A RIDER WON’T EAT HORSEMEAT
ARMAN NAVASARDYAN
Ambassador Extraordinary and Plenipotentiary






I highly doubt that Idi Amin’s obsession with litters was a national tradition in Uganda. His behavior was a result of a sick mind. But all experienced diplomats know that one has to be careful with even the most elementary traditions.
The incident that took place in 1996, when the Prince of Wales was visiting Bishkek, is yet another example of protocol gone wrong. The Kyrgyz officials had gone out of their way to make sure that the royalty was treated well during his stay in Kyrgyzstan. Not trusting the Ministry of Foreign Affairs, the President of Kyrgyzstan Askar Akayev personally oversaw the reception procedures.

It turns out that his fears were not completely baseless. During the final dinner the hosts served a special Kyrgyz dish called chuchuk, sausage made from horsemeat. They explained to the prince the processes of preparing the dish, including such details as the slaughtering of the horse. And, according to Eastern hospitality, they insisted a few times that he try it. However they encountered complete disinterest; the smile froze on the prince’s face. He naturally didn’t touch the ill-fated chuchuk or any of the other dishes that were piled up on the table.

The Kyrgyz diplomats were completely clueless.

Akayev, who was a man of high intellect and experience, immediately understood what the problem was. The prince couldn’t eat the meat of his beloved animal. It meant to him betraying his pet and it was worse than cannibalism.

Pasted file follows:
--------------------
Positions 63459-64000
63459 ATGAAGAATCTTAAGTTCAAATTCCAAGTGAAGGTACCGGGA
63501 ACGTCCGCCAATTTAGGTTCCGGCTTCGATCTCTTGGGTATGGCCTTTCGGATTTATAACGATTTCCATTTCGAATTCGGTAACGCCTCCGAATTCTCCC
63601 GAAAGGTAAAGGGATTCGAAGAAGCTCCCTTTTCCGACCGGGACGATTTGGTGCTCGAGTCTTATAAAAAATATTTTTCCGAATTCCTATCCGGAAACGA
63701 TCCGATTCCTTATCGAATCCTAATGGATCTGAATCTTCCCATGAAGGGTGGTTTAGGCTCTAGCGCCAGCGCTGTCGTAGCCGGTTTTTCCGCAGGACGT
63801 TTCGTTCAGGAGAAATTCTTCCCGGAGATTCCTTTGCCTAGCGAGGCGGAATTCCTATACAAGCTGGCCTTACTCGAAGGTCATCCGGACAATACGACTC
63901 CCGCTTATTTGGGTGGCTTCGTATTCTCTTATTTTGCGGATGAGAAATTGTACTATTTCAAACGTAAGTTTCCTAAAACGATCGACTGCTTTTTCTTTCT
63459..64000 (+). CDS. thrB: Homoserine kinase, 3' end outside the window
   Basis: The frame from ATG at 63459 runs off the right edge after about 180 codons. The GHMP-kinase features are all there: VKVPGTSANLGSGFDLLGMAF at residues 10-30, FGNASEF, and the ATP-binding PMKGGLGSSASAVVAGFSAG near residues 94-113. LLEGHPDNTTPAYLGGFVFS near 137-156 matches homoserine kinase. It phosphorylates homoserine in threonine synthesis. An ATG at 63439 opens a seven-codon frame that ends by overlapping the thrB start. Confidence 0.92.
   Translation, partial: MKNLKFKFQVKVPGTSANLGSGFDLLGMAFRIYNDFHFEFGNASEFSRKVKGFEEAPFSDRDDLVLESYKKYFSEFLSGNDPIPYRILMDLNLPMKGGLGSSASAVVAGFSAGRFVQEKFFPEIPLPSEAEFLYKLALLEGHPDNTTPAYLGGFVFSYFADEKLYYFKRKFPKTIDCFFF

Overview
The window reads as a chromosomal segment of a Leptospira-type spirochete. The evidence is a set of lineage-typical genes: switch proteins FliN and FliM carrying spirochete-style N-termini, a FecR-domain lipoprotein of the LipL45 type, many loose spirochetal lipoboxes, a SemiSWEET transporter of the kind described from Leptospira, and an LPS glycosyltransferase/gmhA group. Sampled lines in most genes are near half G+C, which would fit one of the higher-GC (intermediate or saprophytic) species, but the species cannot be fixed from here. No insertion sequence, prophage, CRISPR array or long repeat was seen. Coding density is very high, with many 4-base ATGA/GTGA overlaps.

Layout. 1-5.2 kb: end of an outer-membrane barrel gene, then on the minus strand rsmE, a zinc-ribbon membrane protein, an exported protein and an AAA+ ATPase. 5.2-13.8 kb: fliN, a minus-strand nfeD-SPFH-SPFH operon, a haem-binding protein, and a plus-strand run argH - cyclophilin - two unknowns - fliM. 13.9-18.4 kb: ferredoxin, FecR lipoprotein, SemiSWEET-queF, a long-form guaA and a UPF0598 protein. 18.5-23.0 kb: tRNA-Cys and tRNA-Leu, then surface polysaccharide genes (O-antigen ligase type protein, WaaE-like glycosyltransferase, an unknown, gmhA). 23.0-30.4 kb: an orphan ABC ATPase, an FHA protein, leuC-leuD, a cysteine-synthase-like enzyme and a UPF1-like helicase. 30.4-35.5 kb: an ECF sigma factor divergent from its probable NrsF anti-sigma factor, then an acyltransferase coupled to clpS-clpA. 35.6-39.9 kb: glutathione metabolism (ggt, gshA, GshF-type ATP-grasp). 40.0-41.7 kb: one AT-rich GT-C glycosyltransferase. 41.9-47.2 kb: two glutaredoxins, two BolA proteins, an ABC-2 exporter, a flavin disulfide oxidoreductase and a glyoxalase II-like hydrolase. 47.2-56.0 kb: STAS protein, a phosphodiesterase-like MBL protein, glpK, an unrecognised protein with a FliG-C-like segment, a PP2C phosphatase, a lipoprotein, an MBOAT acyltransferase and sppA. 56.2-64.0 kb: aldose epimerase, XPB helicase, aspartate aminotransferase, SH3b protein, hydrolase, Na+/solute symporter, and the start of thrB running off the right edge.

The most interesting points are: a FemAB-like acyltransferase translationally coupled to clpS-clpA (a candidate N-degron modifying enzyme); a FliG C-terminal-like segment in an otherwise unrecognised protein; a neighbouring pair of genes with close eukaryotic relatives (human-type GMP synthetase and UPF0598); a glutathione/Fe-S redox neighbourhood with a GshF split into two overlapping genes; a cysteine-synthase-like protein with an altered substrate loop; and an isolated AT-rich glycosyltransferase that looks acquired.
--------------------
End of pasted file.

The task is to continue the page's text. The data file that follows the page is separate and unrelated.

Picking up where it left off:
According to rumors, Akayev, who is known for his restraint and democratic views, made a huge scandal after the incident and even threatened to fire the Minister of Foreign Affairs.

Prince Charles’ compatriot, Winston Churchill, the prominent politician and diplomat the likes of whom, as they say, are born once in a century, didn’t give a damn about etiquette and didn’t follow any rules. His snobby and sometimes eccentric expressions were tolerable, because as a rule they were sharp, to the point, and full of humor. The words of the great politician were as if flashes of light in the gray skyline of London that appeared to complete the repository of aphorisms of the world.

The following incident took place in Tehran, in 1943, during the meeting held between Joseph Stalin, Franklin Roosevelt, and Winston Churchill. Roosevelt was waiting for Churchill in his hotel room. The latter comes out of the bathroom naked and stands in front of Roosevelt, who, having been reared in Victorian and puritan ways, is shocked from Churchill’s exotic looks. Noticing Roosevelt’s confusion, Churchill says good-humoredly: "The Prime Minister of Great Britain has nothing to hide from the President of the United States.”


Churchill always used irony and sarcasm in response to anything that could hurt him.
There is a famous anecdote featuring Churchill and a lady, who reprimanded Churchill during a dinner, saying: "Sir, you are drunk.”

"And you are ugly. But I shall be sober in the morning, and you will still be ugly,” he replied.

Many scandals in diplomatic history have erupted because the visiting heads of states were not knowledgeable about the traditions or "language” of gestures of their hosting country. The famous thumbs-up gesture in the United States means "Okay,” but it means something completely different in another culture. When Richard Nixon made a thumbs-up gesture during a speech in Brazil, it was followed by an uproar, laughter, and whistling. The president didn’t realize that he was inviting everyone in the stadium to have sex with him. The miscommunication, of course, was the fault of his ambassador.

DIPLOMATIC ESSAYS
725 reads | 04.08.2013
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